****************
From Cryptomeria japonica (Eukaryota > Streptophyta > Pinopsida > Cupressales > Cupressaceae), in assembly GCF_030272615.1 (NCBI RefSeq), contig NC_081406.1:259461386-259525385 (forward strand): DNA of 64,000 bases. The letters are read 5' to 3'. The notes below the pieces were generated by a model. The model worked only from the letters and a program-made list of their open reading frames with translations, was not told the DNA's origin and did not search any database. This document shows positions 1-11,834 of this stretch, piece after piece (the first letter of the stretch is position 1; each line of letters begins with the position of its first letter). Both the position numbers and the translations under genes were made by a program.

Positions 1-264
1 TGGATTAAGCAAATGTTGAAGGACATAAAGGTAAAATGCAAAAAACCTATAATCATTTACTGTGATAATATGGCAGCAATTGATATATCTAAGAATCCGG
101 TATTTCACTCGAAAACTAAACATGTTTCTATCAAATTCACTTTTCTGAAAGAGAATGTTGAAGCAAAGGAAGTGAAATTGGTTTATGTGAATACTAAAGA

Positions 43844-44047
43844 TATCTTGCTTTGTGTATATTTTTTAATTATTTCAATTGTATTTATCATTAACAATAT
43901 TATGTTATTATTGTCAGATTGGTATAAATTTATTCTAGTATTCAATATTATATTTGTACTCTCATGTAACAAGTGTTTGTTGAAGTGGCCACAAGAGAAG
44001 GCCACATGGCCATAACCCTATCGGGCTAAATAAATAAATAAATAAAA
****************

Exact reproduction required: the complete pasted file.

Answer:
From Cryptomeria japonica (Eukaryota > Streptophyta > Pinopsida > Cupressales > Cupressaceae), in assembly GCF_030272615.1 (NCBI RefSeq), contig NC_081406.1:259461386-259525385 (forward strand): DNA of 64,000 bases. The letters are read 5' to 3'. The notes below the pieces were generated by a model. The model worked only from the letters and a program-made list of their open reading frames with translations, was not told the DNA's origin and did not search any database. This document shows positions 1-11,834 of this stretch, piece after piece (the first letter of the stretch is position 1; each line of letters begins with the position of its first letter). Both the position numbers and the translations under genes were made by a program.

Positions 1-264
1 TGGATTAAGCAAATGTTGAAGGACATAAAGGTAAAATGCAAAAAACCTATAATCATTTACTGTGATAATATGGCAGCAATTGATATATCTAAGAATCCGG
101 TATTTCACTCGAAAACTAAACATGTTTCTATCAAATTCACTTTTCTGAAAGAGAATGTTGAAGCAAAGGAAGTGAAATTGGTTTATGTGAATACTAAAGA

Positions 43844-44047
43844 TATCTTGCTTTGTGTATATTTTTTAATTATTTCAATTGTATTTATCATTAACAATAT
43901 TATGTTATTATTGTCAGATTGGTATAAATTTATTCTAGTATTCAATATTATATTTGTACTCTCATGTAACAAGTGTTTGTTGAAGTGGCCACAAGAGAAG
44001 GCCACATGGCCATAACCCTATCGGGCTAAATAAATAAATAAATAAAA